To explore photoelectrical imaging, we utilized the diamond sample c with a variable density of NV centers situated within a depth of a few nanometers below the surface. Simultaneously obtained images of confocal and electrical scans are depicted in Fig. 4A. The area shows bright clusters of NV defects as well as single centers verified by antibunching measurements. Compared to electronic grade diamond, this sample presents a lower-lying layer of NV centers in the Ib substrate. The CVD layer also contains a higher concentration of nitrogen impurities than NV centers (conversion ratio of nitrogen into NV defects of only 100 to 1) (18). These different factors lead to a background photocurrent that constrains the imaging contrast. By performing measurements similar to those performed on sample a, we found that this background restricts the optimal laser power to between 2 and 4 mW, where the imaging contrast reaches its maximum of 98% (green data points in Fig. 4B). The contrast of electrical imaging always remains better than that of optical imaging. The latter does not exceed 62% (orange data points), owing to high background fluorescence from the NV layer beneath that cannot be completely discriminated by the pinhole. The background fluorescence also reduces the optical signal-to-noise ratio (SNR) (orange data points in Fig. 4C). Photoelectrical SNR (green data points) is limited by parasitic cross-talk, mainly 50-Hz technical noise of the electrical network, clearly visible in Fig. 4A as a set of periodical lines, which we could not completely suppress. The technical noise can be further improved by a proper design of the detection circuit, and the electron shot noise limit can ideally be reached.

Fig. 4 Photoelectrical detection of engineered NV centers.

(A) Confocal and photoelectrical images of the same area. (B) Contrast of the image as a function of the laser power for electrical and optical signals. The contrast of the electrical image (green data) reaches 98% between 2 and 4 mW, whereas optical contrast (orange data) constantly decreases from a value of 62%. (C) SNR of the image as a function of laser power. Electrical SNR (green data) is limited by cross-talk noise and increases with the laser power. Optical SNR (orange data) is limited by photon shot noise and slowly decreases owing to growing background.

The results presented here demonstrate the high potential of photoelectrical detection of coherently driven single NV centers, opening possibilities for simple and reliable implementation of diamond quantum devices that are compatible with technology used in the electronics industry. This method offers advantages compared to conventional optical techniques, such as the high charge-carrier detection rate, which does not saturate with the applied optical power, and the high signal contrast even in circumstances where confocal detection cannot provide it. We anticipate that electrical readout will boost fabrication of compact magnetometers and recently established lab-on-a-chip devices (19) for biology and medicine. Because this technique is capable of single charge-carrier generation on demand, it can be applied in quantum metrology as a standard for the electrical unit ampere (20). Moreover, this technique can be potentially transferred to new defects in diamond (2123) as well as to other wide-bandgap semiconductors (24), where defects can be ionized.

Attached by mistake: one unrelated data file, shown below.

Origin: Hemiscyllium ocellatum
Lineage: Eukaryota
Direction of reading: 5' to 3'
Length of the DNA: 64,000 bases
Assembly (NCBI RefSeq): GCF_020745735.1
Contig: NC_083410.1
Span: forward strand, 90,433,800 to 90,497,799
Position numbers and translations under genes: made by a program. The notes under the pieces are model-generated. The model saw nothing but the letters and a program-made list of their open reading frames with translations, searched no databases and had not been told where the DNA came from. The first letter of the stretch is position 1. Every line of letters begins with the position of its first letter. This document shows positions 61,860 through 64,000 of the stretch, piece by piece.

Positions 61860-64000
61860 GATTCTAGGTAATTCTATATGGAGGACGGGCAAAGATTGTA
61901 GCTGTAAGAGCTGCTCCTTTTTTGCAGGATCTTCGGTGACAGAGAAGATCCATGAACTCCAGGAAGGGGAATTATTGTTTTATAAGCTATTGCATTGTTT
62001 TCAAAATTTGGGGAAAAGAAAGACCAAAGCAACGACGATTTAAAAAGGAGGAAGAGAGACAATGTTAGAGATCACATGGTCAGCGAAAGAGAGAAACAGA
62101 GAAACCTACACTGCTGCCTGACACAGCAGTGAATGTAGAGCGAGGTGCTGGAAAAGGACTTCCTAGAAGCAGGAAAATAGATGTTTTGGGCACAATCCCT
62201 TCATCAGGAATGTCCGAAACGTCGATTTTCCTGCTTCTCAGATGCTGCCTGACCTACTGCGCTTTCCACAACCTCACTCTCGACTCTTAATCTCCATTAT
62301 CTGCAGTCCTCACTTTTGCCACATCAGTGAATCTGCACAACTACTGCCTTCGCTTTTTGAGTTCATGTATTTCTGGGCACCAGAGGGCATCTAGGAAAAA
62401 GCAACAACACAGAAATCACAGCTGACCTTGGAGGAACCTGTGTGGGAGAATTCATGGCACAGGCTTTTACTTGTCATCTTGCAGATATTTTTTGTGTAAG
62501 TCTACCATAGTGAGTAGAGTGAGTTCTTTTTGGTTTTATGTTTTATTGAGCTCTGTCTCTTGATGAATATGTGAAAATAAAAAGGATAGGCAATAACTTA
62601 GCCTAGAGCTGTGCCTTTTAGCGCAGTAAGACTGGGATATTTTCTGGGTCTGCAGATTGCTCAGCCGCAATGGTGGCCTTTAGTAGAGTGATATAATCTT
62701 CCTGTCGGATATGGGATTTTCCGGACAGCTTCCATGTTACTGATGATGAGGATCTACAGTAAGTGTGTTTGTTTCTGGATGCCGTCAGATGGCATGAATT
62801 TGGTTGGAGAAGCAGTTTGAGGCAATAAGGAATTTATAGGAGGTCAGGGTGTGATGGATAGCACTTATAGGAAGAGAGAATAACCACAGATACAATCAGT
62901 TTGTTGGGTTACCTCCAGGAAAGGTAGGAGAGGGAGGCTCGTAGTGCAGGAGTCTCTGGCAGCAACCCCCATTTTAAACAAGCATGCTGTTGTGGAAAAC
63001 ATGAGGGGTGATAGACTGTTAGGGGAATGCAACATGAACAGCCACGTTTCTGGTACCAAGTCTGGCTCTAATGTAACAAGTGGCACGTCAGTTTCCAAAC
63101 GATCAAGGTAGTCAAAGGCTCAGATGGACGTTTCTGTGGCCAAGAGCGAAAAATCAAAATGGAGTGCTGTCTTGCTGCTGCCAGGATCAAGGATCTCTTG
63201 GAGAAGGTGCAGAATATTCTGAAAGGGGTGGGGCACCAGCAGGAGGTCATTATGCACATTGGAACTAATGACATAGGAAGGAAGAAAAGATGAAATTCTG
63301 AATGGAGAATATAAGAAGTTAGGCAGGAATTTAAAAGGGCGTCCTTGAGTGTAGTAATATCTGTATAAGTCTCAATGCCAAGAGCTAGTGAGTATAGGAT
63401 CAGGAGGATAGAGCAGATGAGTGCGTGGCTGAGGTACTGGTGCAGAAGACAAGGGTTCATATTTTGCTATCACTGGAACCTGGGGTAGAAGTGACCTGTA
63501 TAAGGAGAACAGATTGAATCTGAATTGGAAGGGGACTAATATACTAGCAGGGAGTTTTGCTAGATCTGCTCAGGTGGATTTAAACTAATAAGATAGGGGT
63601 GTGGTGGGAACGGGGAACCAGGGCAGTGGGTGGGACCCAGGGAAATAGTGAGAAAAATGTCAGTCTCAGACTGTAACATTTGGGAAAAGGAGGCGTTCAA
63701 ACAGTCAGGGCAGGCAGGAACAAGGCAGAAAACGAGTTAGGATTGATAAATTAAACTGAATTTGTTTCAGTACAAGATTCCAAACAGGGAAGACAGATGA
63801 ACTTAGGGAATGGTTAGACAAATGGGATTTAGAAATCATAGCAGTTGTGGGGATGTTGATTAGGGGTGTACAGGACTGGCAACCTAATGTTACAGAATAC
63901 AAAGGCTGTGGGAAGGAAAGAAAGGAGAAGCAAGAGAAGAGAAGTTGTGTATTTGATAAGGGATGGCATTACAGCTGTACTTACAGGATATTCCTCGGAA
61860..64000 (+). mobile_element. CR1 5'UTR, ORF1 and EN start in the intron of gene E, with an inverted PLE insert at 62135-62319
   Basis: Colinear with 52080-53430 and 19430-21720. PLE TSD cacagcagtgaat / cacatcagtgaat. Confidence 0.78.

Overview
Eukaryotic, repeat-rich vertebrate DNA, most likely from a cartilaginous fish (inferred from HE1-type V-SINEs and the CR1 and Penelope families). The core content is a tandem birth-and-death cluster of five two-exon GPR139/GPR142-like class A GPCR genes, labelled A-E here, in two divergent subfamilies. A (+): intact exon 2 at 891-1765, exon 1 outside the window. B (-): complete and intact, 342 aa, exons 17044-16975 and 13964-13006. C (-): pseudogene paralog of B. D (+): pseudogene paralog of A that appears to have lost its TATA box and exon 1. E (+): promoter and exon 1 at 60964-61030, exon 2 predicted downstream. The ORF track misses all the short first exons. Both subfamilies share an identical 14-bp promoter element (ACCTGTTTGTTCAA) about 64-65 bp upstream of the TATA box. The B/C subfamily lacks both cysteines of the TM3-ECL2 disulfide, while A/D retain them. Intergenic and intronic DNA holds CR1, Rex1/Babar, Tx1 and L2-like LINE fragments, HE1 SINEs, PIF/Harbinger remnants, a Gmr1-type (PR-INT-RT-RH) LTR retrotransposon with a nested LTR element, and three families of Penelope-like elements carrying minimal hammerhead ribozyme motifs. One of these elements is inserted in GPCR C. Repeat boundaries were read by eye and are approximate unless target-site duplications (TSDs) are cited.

Supplementary Materials

www.sciencemag.org/content/363/6428/728/suppl/DC1

Materials and Methods

Supplementary Text

Figs. S1 to S5

References (2529)

References and Notes

Acknowledgments: P.S. acknowledges discussions with A. Ermakova (Max Planck Institute for Polymer Research). M.N. acknowledges discussions with A. Gali (Wigner Research Centre for Physics). Funding: M.N., M.T., and F.J. acknowledge project R-8843 Q-Magine of the QUANTERA. M.N. acknowledges support from the FWO projects S004018N DIAQUANT and G0E7417N. M.N. and F.J. acknowledge support from EU ASTERIQS (820394). F.J. acknowledges support from the DFG (JE 290/18-1 and SFB 1279), BMBF (13N14438, 16KIS0832, and 13N14810), ERC (BioQ 319130), T.T. acknowledges support of Grants-in-Aid for Scientific Research from the Ministry of Education, Culture, Sports, Science, and Technology, Japan (15H03980, 26220903, and 278 16H06326) and Japan Science and Technology Agency (JST) CREST (JPMJCR1773). VW Stiftung (93432), and Landesstiftung (BW-INT SF III-042). Author contributions: P.S., M.N., and E.B. designed the experiments. P.S., M.N., E.B., M.G., and J.H. conducted the experiments. T.T. and J.I. fabricated and T.Y. characterized the δ-doped sample. M.T. prepared electrodes on sample a. P.S. analyzed the data. F.J. and M.N. supervised the project. All authors discussed the results and commented on the manuscript. Competing interests: P.S. has paid activity at Carl Zeiss AG. Data and materials availability: All data are available in the manuscript or the supplementary materials.